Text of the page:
Cell suspension culture-mediated incorporation of the rice bel gene into transgenic cotton

3Citations
Citations of this article
12Readers
Mendeley users who have this article in their library.

Abstract

Cotton plants engineered for resistance to the herbicides, glyphosate or glufosinate have made a considerable impact on the production of the crop worldwide. In this work, embryogenic cell cultures derived from Gossypium hirsutum L. cv Coker 312 hypocotyl callus were transformed via Agrobacterium tumefaciens with the rice cytochrome P450 gene, CYP81A6 (bel). In rice, bel has been shown to confer resistance to both bentazon and sulfanylurea herbicides. Transformed cells were selected on a liquid medium supplemented alternately or simultaneously with kanamycin (50mg/L) and bentazon (4.2 micromol). A total of 17 transgenic cotton lines were recovered, based on the initial resistance to bentazon and on PCR detection of the bel transgene. Bel integration into the cotton genome was confirmed by Southern blot and expression of the transgene was verified by RT-PCR. In greenhouse and experimental plot trials, herbicide (bentazon) tolerance of up to 1250mg/L was demonstrated in the transgenic plants. Transgenic lines with a single copy of the bel gene showed normal Mendelian inheritance of the characteristic. Importantly, resistance to bentazon was shown to be stably incorporated in the T1, T2 and T3 generations of self-fertilised descendents and in plants outcrossed to another upland cotton cultivar. Engineering resistance to bentazon in cotton through the heterologous expression of bel opens the possibility of incorporating this trait into elite cultivars, a strategy that would give growers a more flexible alternative to weed management in cotton crops.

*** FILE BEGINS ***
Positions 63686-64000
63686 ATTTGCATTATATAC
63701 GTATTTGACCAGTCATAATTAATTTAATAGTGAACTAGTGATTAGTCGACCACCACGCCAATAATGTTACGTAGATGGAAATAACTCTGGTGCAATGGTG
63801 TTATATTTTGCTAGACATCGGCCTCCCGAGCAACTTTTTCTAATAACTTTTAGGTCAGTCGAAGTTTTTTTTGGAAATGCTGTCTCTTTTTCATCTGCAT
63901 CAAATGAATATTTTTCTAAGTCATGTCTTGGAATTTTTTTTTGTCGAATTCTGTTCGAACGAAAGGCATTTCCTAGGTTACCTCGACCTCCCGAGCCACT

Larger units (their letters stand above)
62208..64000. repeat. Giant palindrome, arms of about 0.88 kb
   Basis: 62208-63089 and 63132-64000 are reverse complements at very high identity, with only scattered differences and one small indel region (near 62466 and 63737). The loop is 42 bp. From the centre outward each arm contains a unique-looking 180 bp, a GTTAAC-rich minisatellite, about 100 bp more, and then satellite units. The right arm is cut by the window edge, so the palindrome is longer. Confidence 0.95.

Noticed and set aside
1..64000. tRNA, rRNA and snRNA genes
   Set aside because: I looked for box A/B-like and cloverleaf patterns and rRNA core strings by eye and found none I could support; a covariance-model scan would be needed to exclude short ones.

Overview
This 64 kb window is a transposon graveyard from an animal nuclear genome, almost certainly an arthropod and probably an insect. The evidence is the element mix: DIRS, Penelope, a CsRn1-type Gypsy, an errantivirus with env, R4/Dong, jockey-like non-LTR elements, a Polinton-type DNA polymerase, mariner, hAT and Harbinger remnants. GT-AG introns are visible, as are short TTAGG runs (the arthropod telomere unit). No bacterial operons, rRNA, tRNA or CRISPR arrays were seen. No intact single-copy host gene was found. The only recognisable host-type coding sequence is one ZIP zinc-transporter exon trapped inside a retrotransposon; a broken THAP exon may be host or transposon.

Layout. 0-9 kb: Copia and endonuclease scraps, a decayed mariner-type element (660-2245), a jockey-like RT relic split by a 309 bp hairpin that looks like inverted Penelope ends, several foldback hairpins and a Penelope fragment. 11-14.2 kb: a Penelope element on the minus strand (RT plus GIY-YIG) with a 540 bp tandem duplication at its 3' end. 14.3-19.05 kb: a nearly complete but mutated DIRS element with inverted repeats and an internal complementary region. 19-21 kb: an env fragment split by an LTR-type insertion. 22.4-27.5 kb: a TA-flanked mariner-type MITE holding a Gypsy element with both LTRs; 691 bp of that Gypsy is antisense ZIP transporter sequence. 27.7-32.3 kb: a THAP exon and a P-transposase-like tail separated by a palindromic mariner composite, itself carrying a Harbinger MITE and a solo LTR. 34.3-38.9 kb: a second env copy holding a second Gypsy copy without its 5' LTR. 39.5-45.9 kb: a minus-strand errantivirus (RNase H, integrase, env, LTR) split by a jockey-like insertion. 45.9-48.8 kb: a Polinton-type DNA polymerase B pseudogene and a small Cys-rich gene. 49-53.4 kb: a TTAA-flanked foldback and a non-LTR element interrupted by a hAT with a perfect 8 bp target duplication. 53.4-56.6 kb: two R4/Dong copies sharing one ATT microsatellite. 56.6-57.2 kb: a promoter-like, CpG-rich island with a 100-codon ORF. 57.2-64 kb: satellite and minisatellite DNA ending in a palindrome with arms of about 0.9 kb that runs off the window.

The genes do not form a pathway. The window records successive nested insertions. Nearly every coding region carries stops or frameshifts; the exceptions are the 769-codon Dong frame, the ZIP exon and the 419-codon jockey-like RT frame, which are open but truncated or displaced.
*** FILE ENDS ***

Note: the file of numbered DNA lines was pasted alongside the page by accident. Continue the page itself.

Cite

CITATION STYLE

APA

Ke, L., Liu, R. E., Chu, B., Yu, X., Sun, J., Jones, B., … Sun, Y. (2012). Cell suspension culture-mediated incorporation of the rice bel gene into transgenic cotton. PLoS ONE, 7(7). https://doi.org/10.1371/journal.pone.0039974

Register to see more suggestions

Mendeley helps you to discover research relevant for your work.

Already have an account?

Save time finding and organizing research with Mendeley

Sign up for free